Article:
Dec 11 -
SBP injects Rs10.3bn
Money market remains tight as monetary targets tagged
with the $596 million IMF loan make it difficult for the State Bank to
ease off an ongoing liquidity crunch. But if the SBP is able to get some
leeway from the IMF for which efforts are under way then it may contain
the liquidity crisis to some extent.
The SBP injected Rs 10.30 billion in the inter-bank
market on Thursday but the injection had a little impact on the short
term lending rates.
Bankers said banks were so much short of liquidity
that SBP received no bids for outright or repo sale of treasury bills at
its open market operation. But it attracted Rs 15.67 billion worth of
offers for purchase of treasury bills of two weeks to maturity: SBP
accepted offers worth Rs 10.3 billion at 11 per cent and rejected the
Bankers said the modest injection helped banks to
square their daily positions and no major discounting from SBP was
"But it had a little impact on lending rates
structure," said head of a foreign bank's treasury. He said
overnight repo rates opened at 12.95 per cent and fell to 11.0-11.5 per
cent on news of the OMO. "But the rate shot up again to 12.50 per
cent towards the end of the day."
The inter-bank money market has been short of
liquidity for a couple of months as an expansionary monetary policy was
replaced by a tight policy in late September.
For the past few weeks banks have been discounting Rs
7-10 billion daily to square their books. On October 4, the SBP had also
raised the cash reserves requirement for the banks from five to seven
per cent thereby sucking in about Rs 24 billion from the market. The
move came as part of an overall tight monetary policy put in place to
stabilize the rupee that shed more than 11 per cent of its value between
July and October.
Corporate profits, dividends improve
A total of 185 companies, which measured to nearly 90
per cent of the 206 listed companies that had unveiled results until
end-October, posted profit for the financial year 2000.
In contrast, 425 companies or 63 per cent of the 670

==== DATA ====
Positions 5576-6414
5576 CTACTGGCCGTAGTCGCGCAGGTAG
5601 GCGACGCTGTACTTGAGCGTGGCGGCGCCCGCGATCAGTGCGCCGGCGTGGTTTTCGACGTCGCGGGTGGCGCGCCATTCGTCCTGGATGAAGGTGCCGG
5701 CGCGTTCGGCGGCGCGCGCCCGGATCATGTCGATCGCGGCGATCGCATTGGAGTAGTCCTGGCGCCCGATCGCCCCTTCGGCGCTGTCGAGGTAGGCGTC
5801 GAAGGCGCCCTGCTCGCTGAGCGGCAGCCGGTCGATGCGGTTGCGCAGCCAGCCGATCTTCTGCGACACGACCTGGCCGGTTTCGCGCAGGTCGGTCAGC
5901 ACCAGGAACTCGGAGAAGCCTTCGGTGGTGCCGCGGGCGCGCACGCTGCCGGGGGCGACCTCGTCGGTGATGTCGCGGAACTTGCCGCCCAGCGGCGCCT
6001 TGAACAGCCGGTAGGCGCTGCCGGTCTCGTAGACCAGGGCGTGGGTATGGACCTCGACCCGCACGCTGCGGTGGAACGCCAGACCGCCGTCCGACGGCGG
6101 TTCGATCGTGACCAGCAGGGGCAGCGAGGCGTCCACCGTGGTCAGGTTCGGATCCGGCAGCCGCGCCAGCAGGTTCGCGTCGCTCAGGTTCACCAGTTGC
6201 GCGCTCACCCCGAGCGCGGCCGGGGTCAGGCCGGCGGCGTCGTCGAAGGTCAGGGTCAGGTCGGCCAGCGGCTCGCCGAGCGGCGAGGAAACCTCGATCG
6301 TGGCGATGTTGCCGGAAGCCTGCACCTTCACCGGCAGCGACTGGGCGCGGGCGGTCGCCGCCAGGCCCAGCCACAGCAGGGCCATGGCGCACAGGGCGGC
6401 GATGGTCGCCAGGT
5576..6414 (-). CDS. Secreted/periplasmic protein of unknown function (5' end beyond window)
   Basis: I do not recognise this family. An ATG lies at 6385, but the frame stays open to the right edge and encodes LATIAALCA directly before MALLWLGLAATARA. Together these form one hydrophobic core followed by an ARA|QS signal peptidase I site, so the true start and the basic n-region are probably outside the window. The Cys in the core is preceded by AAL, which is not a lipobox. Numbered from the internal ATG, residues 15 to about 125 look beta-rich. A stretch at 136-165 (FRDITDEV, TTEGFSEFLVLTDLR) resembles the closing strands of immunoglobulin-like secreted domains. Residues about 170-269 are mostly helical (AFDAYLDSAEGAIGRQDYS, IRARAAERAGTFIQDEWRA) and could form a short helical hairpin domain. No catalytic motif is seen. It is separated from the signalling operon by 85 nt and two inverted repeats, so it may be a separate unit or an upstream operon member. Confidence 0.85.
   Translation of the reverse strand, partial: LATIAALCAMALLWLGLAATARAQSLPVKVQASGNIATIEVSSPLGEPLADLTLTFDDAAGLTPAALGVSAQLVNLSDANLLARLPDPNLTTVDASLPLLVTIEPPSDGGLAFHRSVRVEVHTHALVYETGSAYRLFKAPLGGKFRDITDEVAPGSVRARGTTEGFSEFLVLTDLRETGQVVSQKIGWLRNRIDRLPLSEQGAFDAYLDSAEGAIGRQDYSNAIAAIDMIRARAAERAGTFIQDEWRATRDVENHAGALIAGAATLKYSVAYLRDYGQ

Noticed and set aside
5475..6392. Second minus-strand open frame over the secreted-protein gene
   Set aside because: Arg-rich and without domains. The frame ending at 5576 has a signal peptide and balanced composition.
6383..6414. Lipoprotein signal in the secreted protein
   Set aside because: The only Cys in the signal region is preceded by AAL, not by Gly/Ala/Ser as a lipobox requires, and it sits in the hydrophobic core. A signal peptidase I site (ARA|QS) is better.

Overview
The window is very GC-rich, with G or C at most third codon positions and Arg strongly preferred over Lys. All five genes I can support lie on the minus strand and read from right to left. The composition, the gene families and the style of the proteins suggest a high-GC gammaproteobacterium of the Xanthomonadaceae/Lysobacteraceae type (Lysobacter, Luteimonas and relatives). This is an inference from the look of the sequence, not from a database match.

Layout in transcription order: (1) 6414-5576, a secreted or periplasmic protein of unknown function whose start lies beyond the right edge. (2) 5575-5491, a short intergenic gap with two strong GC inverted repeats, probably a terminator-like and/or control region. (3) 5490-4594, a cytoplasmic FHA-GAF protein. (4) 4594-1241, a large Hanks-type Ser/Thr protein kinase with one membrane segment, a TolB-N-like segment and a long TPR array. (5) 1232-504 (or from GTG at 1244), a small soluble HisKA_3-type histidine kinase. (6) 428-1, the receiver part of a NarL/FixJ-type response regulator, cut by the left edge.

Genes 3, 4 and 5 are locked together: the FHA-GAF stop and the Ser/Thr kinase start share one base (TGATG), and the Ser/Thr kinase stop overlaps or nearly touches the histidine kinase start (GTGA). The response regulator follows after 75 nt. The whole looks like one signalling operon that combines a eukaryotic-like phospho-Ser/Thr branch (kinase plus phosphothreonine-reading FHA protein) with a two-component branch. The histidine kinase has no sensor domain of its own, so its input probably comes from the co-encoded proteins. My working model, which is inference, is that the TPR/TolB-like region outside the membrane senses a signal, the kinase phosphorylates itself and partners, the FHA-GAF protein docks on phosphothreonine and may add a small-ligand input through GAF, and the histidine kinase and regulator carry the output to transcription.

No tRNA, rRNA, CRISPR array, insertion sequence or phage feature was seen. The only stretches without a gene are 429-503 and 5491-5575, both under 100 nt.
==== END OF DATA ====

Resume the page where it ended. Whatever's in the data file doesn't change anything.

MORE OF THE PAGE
listed companies had reported profit last year, the Karachi Stock
Exchange Annual Report released on Monday, showed. The report indicated
that the figures for 1999 had been updated upto the previous month.
Against 248 companies who had made losses last year
and 325 companies the year before, the number of loss making companies
diminished to only 21 during the year 2000.
While the corporate profitability is seen to have
visibly improved during the latest year, the more delightful aspect is
the huge increase in the number of companies that declared dividends for
All except 18 (9 per cent) of the profitable 185
companies announced dividends this year; last year 95 companies and 113
companies in 1998 though profitable, had opted to skip dividends.
Paid-up capital for banks raised
The State Bank (SBP) has raised the required minimum
paid-up capital of banks from Rs500 million to Rs1 billion and has asked
them to raise their paid-up capital to the required level by January 1,
An SBP circular (BSD 31) issued to all banks on
Wednesday said banks are required to enhance their paid-up capital —
net of losses — to Rs750 million on January 1, 2002 and to Rs1 billion
on January 1, 2003.
The circular says the minimum paid-up capital has
been raised to facilitate the banks and financial institutions to
strengthen their competitive ability, both domestically and
NBP to improve its retail banking
National Bank of Pakistan (NBP) has decided to
improve and restructure its retail banking in order to provide better
services to its five million customers.
This was stated by the President NBP, Syed Ali Raza
in a meeting with members of the Federation of Pakistan Chambers of
Commerce and Industry (FPCCI) at an Iftar party on Thursday.
"It is a criminal injustice that we do not have
any authentic retail banking," he said attributing this to
non-availability of technology.
SBP to liberalize forex regime
The State Bank will begin to liberalize the foreign
exchange regime in second half of current fiscal, that may bring some
volatility in the exchange rate and may lead to countervailing measures,
a tight monetary policy despite a weak economic growth, to stabilize the
As it is, the government has lowered its target of
economic growth for this fiscal to 4.5 per cent from 4.8 per cent last
year with simultaneous estimated rise in inflation rate from 3.6 per
cent to six per cent. The strategy for economic growth would take a back
seat in the face of IMF-induced pursuit of illusive fiscal and exchange
The government will offer floating returns on new
defence saving certificates (DSCs) from next month and on all other
instruments of national saving schemes from July 1, 2001. It will also
withdraw the tax exemption from all instruments of NSS from next fiscal
The decision is part of the financial sector reforms
that the government is supposed to follow under the agreement signed
with the IMF for securing a $596 million standby loan.
SHYDO to be privatized
The provincial public sector Sarhad Hydel Development
Organization (SHYDO) would privatize its all small hydel power stations
due to incurring losses, official sources told on Monday.
There are over 10 small hydel power stations in
Malakand and Hazara divisions, which the SHYDO would offer to the
These small power generation stations, with necessary
distribution system, were incurring huge financial losses forcing the
SHYDO to dispose them of, said the sources.